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Kerrying On

Kerrying On: Uncle Vic

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Kerry Patterson

Kerry Patterson is coauthor of four New York Times bestsellers, Crucial Conversations, Crucial Accountability, Influencer, and Change Anything.

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Kerrying On

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During the month of July, we publish “best of” content. The following article was first published on July 20, 2011.

When I was a young boy and our extended family gathered to celebrate holidays, it was common for the adults to congregate in the dining room and play pinochle while we kids romped around the yard or (when it was raining) watched The Hopalong Cassidy Show on our 19” DuMont TV consol.

But not always. Sometimes my uncle Vic would break away from the adults and teach me a trick or two. It was Vic who showed me how to press two fingers to my lower lip to create a wolf whistle. It was Uncle Vic who taught me how to tie a cat’s cradle, how to spin a button on a string, how to make a coin disappear, and dozens of other childhood tricks and games.

I often wondered why my uncle so readily slipped away from the rest of the adults—just to spend time with a kid. One day, long after he had passed away, I asked my mother why Uncle Vic was as likely to spend time with me as he was to mingle with his peers. Vic’s actions were particularly curious given that his wife, my aunt Mickey, was such a vibrant, vocal personality. I couldn’t imagine how she ever ended up with such a quiet man.

“Don’t you know what happened to your uncle?” my mother asked. “When my sister first met Vic, he had been the life of the party, oozed confidence, and looked the part of a movie star. Why, when he and Mickey walked into a restaurant, the crowd would hush and stare at them. It was as if celebrities had entered the room.”

“And then what happened?” I asked.

“World War II.” She explained. “It happened to all of us—only more so to Vic. You see,” Mom reluctantly continued, “your uncle joined the Army and was immediately sent to the Philippines where he was put in charge of a platoon. It was the job of Sergeant Victor Veloni and his platoon to clear the remote islands.”

“Clear them of what?” I asked.

“Of enemy soldiers who stayed behind to cause havoc with the American troops and Philippine civilians. Surely you’ve heard about them. You know, the soldiers who perched in palm trees—some for years—waiting for a chance to shoot anyone who came into view. Your uncle Vic and his team would land on an island and then do whatever was required to remove the tree-dwelling snipers.”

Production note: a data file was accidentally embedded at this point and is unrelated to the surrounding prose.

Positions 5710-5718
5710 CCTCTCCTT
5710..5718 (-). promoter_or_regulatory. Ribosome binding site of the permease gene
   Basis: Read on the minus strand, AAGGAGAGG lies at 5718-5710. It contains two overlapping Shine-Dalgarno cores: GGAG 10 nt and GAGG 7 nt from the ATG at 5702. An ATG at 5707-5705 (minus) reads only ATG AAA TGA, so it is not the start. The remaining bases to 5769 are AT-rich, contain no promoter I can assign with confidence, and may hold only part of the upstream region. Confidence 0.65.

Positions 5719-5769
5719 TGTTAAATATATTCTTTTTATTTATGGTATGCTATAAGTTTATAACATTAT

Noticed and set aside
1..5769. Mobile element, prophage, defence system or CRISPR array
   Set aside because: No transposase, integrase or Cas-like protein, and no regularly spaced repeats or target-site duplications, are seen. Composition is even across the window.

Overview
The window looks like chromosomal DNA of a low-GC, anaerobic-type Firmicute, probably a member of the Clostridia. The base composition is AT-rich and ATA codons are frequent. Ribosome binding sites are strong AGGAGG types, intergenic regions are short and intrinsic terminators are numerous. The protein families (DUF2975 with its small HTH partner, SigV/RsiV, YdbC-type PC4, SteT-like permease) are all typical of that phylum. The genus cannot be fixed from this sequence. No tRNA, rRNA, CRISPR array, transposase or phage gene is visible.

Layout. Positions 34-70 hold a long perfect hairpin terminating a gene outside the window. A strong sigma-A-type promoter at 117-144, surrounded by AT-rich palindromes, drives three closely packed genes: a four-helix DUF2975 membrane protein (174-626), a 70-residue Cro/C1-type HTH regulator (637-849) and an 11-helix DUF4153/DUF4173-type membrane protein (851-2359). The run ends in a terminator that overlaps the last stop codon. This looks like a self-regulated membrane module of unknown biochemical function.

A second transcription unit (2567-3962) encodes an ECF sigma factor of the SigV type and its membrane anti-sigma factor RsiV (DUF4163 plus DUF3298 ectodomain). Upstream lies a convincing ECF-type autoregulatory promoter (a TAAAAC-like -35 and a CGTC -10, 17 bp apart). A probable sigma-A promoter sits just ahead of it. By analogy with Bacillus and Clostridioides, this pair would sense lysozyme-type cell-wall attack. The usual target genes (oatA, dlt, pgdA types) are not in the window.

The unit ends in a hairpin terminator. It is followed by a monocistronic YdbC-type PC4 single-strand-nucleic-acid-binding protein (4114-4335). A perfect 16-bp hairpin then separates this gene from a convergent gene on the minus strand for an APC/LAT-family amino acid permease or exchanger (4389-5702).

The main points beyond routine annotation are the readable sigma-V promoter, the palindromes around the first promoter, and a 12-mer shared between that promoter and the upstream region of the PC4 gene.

“What’s that supposed to mean?” I asked.

I could tell that Mom didn’t want to talk about the details.

“Vic and his team would police the island until someone would shoot at them, and then they’d deal with the sniper.”

“They walked around until someone shot at them!” I exclaimed.

“Mostly,” Mom replied. “It was the best way to draw the enemy into the open.”

I could hardly imagine trudging around a steamy, tropical island in full military gear, while waiting for a bullet to pierce my helmet. It’s beyond comprehension.

“Wasn’t that dangerous?” I asked.

“Dangerous?” Mom continued, “Vic ended up losing every single man in his platoon and half of the replacements. One by one, he lost his dear friends and comrades as they fell prey to sniper fire. Our prayers were answered when Vic came home alive, but he never forgave himself for doing so.”

“And that’s what changed him?”

“When the war ended and your uncle returned to Seattle, I hardly knew him. He was the same handsome man who had gone off to war, but the vibrant, fun-loving Vic that used to live behind that chiseled face was no longer there. The horror of watching his friends die, the tension of waiting for the next bullet, the self-imposed guilt for not taking one of his own—it killed the Vic we knew and left behind the quiet, withdrawn man you grew up with. Not everyone who survived the war actually survived the war. Vic went off to battle, but somebody else came home.”

I had no idea about any of this. I was just glad my uncle Vic had spent time with me. I just wanted to know why he had always been so kind, gentle, and attentive.

Earlier this month, as teenagers from the local Boy Scout troop posted a flag in our front yard to help celebrate the Fourth of July, my thoughts turned to the scores of people—like Vic—who have sacrificed in so many different ways, so that you and I can enjoy our many freedoms. As the scouts unfurled the flag, my mind turned to an earlier day with a different group of scouts I had taken to a military cemetery. As these young men and I gathered on a grassy hillside just outside San Francisco, we stood by the graves of decorated soldiers and read aloud the detailed stories of the selfless acts that had earned each fallen soldier both his medal and his grave.

Today my thoughts turn to not only these young men and others who have fallen in the field, but also to those who have returned home—many injured, all affected, and some, like my uncle Vic, transformed into a completely different person. When TV news commentators talk of the number of wounded and killed in current battles, or when statistics pop up on the screen to summarize what’s happening over seas—I don’t see the numbers. I don’t think of the statistics. Instead, I see an image of my uncle Vic. It’s not the image you might imagine. It’s not of a crowd gathered to pay homage to his sacrifice. It isn’t of a general draping a medal around his neck. Nor is it of a band trumpeting his glory. It’s far more humble—and more important—than any of that. It’s the image of a little boy holding a cat’s cradle string, and sitting on the lap of a true American hero.